The view from Hilltop towards the Danube and Slovakia.

The view from Hilltop towards the Danube and Slovakia. Photo courtesy of Hilltop Neszmély.

Premium Cserszegi FuszeresHilltop Premium Cserszegi Fűszeres (there does not appear to be a vintage on this wine)
Hilltop Neszmély
Hungary

I have visited a good many of Hungary’s wine regions, including a memorable trip the the lovely Hilltop Neszmély winery. It is in the far north of the country with just the Danube River between it and Slovakia. The local climate is continental and very similar to nearby Austria and the wines have much in common with Austrian wines too, both in weight and style.

The estate was the brainchild of the charming Éva Keresztury who has run Hilltop since the early 1990s and her success has been amazing. Her wines are available in many places and are always an incredible balance of quality and value, as far as I can see she has never put a foot wrong and makes some of the best good value wines available in the UK today. They also have a lovely hotel on the estate and excellent restaurant that specialises in local game.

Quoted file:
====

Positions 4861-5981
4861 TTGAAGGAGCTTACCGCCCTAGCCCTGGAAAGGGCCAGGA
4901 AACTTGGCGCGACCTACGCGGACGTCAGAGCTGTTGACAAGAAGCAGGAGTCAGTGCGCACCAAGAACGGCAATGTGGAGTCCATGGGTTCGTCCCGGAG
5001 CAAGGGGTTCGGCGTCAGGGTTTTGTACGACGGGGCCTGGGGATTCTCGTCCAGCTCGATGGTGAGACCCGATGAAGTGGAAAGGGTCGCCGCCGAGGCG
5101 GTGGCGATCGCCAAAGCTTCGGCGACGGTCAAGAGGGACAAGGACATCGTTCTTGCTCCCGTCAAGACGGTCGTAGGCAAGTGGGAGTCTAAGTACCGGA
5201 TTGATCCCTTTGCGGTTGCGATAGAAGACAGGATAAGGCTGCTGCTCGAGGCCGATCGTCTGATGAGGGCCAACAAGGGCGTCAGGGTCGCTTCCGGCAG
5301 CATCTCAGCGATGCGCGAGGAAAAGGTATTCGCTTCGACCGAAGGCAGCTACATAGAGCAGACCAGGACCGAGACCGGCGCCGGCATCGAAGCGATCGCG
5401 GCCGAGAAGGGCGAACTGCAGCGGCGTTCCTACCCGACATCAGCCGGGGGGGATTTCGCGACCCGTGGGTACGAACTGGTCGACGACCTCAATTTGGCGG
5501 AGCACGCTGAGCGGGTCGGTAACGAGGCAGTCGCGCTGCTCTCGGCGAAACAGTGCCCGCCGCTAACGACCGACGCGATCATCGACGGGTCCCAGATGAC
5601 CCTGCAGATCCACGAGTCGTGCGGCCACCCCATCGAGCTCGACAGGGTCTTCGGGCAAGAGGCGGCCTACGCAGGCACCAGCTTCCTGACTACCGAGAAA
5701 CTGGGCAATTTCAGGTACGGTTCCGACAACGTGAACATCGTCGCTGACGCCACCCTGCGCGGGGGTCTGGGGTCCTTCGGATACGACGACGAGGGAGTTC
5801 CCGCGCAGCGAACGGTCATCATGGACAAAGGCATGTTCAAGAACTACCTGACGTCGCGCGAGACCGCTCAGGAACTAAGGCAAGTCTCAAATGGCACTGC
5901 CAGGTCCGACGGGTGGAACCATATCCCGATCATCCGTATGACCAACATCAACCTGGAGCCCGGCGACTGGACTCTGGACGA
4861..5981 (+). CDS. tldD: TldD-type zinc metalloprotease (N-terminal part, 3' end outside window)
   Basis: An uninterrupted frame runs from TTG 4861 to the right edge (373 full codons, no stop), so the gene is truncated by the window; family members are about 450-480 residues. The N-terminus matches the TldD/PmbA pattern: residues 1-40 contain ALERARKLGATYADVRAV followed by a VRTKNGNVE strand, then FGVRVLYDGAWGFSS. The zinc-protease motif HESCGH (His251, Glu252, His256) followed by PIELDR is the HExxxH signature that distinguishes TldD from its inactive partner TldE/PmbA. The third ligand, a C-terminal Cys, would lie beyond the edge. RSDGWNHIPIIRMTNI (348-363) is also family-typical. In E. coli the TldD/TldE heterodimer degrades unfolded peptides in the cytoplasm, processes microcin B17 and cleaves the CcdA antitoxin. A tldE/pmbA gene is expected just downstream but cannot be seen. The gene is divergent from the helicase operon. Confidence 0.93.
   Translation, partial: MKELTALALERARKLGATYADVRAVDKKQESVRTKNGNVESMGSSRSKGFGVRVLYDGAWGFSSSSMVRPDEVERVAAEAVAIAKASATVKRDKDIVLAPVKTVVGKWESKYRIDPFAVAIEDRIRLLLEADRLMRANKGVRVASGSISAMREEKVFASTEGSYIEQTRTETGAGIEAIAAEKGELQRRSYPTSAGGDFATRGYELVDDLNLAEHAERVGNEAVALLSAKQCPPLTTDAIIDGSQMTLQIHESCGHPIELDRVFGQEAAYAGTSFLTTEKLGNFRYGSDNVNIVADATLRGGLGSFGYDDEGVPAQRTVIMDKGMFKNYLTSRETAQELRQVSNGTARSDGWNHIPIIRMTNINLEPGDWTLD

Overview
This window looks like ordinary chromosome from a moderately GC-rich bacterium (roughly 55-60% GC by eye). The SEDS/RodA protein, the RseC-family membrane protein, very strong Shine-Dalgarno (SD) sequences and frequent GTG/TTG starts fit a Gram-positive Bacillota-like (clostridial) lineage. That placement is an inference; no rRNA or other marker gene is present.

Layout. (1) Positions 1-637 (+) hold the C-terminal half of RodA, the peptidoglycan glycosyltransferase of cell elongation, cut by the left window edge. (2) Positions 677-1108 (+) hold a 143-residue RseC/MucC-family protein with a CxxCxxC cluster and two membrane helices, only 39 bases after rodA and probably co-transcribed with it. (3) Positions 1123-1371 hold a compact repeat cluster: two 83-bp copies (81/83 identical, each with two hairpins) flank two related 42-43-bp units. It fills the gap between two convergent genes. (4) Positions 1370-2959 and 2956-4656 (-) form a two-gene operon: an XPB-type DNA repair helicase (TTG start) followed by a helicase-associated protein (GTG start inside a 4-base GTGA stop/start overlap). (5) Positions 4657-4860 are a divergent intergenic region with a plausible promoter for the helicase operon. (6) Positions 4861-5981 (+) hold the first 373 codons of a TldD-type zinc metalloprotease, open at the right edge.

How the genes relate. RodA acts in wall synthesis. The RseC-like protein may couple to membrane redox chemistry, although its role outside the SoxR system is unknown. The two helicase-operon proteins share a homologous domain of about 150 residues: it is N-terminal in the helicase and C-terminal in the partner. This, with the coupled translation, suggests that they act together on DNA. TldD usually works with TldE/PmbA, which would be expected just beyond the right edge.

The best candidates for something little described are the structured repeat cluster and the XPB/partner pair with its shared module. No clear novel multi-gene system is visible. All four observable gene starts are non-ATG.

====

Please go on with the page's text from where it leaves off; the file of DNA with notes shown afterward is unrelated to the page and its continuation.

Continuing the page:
Cserszegi Fűszeres is certainly an unusual grape, but please don’t let that put you off. It is also very difficult, if not almost impossible to pronounce – but then I also showed Dr Frank’s Rkatsiteli from New York’s Finger Lakes at the same tasting. That is also quite superb and very hard to pronounce, but well worth trying – but don’t let that put you off. I am sure that you will enjoy it. The grape is actually a cross between the Irsai Olivér (itself an aromatic cross of 2 other grapes) and Roter Traminer ( a near relative of Gewürztraminer) and has only been in existence since 1960. The grape is named for where it’s from, Cserszegtomaj near Keszthely on the north shore of the south west end of Lake Balaton – Hungary’s inland freshwater sea. Fűszeres means spicy.